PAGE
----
Like last time in 2017, the presidential election in France is due to a duel between Emmanuel Macron Marine Le Pen. What is the difference between the two candidates? And does the result matter for Ireland?
In theory, they only have to vote once – if the lead candidate can get over 50 percent of the votes on the first day. But that never happens, and the second vote is a runoff between the two frontrunners.
For many voters, day two is all about picking who they like least. Most recently, in April 2017, it was newcomer Emmanuel Macron who took on Marine Le Pen.
The forthcoming second vote on Sunday April 24th is a repeat of that.
2. In summary, what happened in the first vote this week?
Outgoing President Emmanuel Macron, who says he and his Republic on the Move party are neither right nor left but are solely committed to modernizing France, has taken the lead with nearly 28 percent of the vote. Marine Le Pen, who leads the far-right National Rally, finished second with just over 23 percent.
The far-left candidate, Jean Luc Melenchon of France Unbowed, finished a close third with nearly 22 percent. He did surprisingly well, arguing that he was just 400,000 votes short of making it into the second round ahead of Ms. Le Pen.
There were nine other candidates – none of whom came up with double-digit percentages. Some heavyweights actually did very poorly.
3. Is there a big difference between Macron and Le Pen?
Yes, the differences are vast and complete. Mr Macron, France’s youngest head of state since Napoleon when he was first elected in 2017, is now 44. He has a degree in business administration and was Minister of Finance under the French Socialists.
Mr Macron broke away to start his own movement, which is a centre-right party, much like the old progressive Democrats in Ireland. The focus is on low taxes with self-help and education to help people get out of welfare dependency.
Ms. Le Pen is a 53-year-old lawyer whose father, Jean Marie Le Pen, founded the Front National back in the 1970s. She has renamed the party to give it a softer touch – but maintained nationalist policies of minimizing EU influence and stemming migration.
4. How was this year’s campaign?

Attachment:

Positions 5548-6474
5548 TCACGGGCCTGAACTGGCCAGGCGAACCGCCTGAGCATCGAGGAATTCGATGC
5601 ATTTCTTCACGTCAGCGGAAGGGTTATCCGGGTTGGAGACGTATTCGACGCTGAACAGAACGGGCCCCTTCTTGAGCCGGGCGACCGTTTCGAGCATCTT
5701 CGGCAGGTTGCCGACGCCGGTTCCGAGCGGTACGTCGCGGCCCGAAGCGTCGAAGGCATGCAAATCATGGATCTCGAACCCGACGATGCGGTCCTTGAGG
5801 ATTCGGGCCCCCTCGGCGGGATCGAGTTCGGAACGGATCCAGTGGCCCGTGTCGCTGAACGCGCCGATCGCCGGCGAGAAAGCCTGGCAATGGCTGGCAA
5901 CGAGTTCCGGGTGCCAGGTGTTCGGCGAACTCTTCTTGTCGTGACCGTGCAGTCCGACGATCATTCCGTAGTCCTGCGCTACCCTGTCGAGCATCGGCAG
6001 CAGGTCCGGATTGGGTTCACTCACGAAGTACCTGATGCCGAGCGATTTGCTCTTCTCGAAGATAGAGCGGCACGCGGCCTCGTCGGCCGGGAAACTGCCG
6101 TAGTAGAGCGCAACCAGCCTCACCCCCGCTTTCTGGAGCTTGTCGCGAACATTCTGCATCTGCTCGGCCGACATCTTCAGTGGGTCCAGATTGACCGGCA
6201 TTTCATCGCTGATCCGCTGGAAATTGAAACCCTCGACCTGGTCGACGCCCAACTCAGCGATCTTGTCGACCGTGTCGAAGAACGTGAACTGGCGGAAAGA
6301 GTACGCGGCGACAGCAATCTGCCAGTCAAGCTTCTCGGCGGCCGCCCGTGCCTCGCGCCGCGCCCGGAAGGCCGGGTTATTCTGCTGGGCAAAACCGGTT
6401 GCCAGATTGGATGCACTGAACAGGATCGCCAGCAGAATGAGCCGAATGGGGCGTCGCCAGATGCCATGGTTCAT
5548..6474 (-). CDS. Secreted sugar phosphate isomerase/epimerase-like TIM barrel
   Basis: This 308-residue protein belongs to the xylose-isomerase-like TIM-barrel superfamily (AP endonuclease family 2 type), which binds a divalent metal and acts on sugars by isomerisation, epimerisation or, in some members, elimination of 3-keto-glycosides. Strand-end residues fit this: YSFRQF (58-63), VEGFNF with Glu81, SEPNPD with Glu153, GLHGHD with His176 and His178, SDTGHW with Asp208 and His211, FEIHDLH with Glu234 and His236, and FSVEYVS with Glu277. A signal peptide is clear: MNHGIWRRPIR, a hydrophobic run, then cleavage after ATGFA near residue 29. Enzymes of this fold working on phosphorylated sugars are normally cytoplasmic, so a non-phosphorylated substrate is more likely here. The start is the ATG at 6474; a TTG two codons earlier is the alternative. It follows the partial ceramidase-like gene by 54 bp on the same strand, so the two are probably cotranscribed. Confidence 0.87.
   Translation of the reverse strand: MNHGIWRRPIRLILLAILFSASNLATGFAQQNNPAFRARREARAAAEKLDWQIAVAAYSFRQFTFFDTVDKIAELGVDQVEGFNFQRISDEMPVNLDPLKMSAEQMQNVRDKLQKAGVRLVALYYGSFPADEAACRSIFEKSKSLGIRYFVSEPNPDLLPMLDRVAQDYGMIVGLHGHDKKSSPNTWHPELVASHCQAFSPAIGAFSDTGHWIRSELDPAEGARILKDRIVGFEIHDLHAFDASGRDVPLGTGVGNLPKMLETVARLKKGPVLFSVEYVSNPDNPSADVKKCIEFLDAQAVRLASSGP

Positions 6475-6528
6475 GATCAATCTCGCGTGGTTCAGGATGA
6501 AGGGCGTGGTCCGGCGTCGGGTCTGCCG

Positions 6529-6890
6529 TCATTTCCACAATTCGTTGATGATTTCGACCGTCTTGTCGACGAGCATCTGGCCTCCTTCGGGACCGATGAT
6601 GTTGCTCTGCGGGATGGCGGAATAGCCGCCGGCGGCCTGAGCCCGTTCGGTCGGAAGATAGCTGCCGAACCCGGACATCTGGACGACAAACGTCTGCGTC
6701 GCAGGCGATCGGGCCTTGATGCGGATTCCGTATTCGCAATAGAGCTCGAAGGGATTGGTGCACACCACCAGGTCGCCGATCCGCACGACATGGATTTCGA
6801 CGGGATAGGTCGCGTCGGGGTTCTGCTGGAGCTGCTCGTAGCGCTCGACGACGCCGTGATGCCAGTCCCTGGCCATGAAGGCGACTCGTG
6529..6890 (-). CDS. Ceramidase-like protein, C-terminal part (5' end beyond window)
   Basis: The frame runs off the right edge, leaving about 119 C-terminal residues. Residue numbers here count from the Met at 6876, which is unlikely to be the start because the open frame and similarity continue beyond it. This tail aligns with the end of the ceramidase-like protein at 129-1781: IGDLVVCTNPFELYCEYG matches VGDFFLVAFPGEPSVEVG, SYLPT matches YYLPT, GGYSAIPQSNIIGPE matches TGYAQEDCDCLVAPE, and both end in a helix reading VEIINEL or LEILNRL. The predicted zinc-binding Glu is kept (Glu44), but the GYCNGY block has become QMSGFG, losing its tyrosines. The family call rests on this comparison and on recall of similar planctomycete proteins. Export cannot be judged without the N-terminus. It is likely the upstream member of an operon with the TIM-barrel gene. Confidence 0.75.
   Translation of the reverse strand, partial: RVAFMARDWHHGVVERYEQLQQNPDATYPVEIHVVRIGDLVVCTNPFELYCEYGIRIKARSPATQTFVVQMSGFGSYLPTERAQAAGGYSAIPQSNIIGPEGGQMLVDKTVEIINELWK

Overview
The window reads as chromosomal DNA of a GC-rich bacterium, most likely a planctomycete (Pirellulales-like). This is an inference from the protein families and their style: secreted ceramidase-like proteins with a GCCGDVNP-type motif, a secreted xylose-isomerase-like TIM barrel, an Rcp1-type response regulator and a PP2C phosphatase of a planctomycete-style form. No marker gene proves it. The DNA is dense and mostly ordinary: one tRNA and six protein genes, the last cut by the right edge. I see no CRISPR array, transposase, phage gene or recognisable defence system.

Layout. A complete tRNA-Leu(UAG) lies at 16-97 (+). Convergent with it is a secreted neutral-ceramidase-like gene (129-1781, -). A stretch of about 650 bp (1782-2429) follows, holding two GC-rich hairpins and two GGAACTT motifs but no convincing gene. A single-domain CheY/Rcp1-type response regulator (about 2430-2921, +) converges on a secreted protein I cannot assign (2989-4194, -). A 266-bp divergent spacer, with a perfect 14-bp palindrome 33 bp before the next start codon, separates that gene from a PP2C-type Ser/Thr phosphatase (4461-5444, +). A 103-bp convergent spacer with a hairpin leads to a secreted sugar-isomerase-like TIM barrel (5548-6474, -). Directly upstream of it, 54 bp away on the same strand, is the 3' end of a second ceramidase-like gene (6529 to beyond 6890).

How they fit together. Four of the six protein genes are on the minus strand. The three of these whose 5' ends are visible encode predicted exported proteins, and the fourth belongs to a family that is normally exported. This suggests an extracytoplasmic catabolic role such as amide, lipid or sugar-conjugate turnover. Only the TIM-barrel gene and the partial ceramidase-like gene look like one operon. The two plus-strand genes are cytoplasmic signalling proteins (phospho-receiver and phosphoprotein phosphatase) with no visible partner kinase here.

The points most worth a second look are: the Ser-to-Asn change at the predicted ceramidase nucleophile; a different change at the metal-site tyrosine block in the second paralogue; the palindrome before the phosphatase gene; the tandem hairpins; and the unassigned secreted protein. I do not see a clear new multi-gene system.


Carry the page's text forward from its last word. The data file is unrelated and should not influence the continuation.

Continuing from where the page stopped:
It was slow and restrained. But it clearly caught the imagination of voters when 75 per cent of them turned out to vote last Sunday – compared to 63 per cent turnout in Ireland’s last general election.
Mr Macron has used minimal campaigning, holding his first rally just eight days before the election. He engaged in international diplomacy surrounding the Ukraine war and became known as a “Putin whisperer” for his unsuccessful efforts at peace.
Ms Le Pen fought really well and kept her nerve when a similar far-right candidate, Eric Zemmour, briefly stole the thunder from her. Focused on the cost of living and things like lowering the retirement age, she stylized herself as the “Champion of the Forever.”
We have learned that the old party bloc system in France has come to an end with the election results of the Gaullist and Socialist candidates. We also saw that French society was polarized between the extreme left and the extreme right – with both extremes combined receiving 53 percent of the vote.
5. What happens next?
It gets vicious. The losing candidates will decide whether to advise their followers to support which of the two.
The campaign will shift into higher gears, with Ms Le Pen described as a “Putinist” and Mr Macron as a “president for the rich”.
6. Does the result matter for Ireland?
Yes, and Micheál Martin is hoping for a Macron victory.
Mr Macron is very committed to greater EU cooperation and things like post-Covid economic development. Many – but not all – of his ideas fit Ireland.
Mrs. Le Pen as President would cause quarrels with Brussels every day, which would shake the European Union, of which France is a founding member.
She wants to cut France’s EU contribution, give priority to local companies when bidding for French public construction projects and give national law priority over EU law. These ideas violate the core values of the EU and the resulting instability would hurt the economies of all member states – including Ireland.
https://www.independent.ie/irish-news/what-a-marine-le-pen-win-would-mean-for-ireland-and-five-other-things-you-need-to-know-about-the-french-election-41542590.html What a Marine Le Pen win would mean for Ireland and five other things you need to know about the French election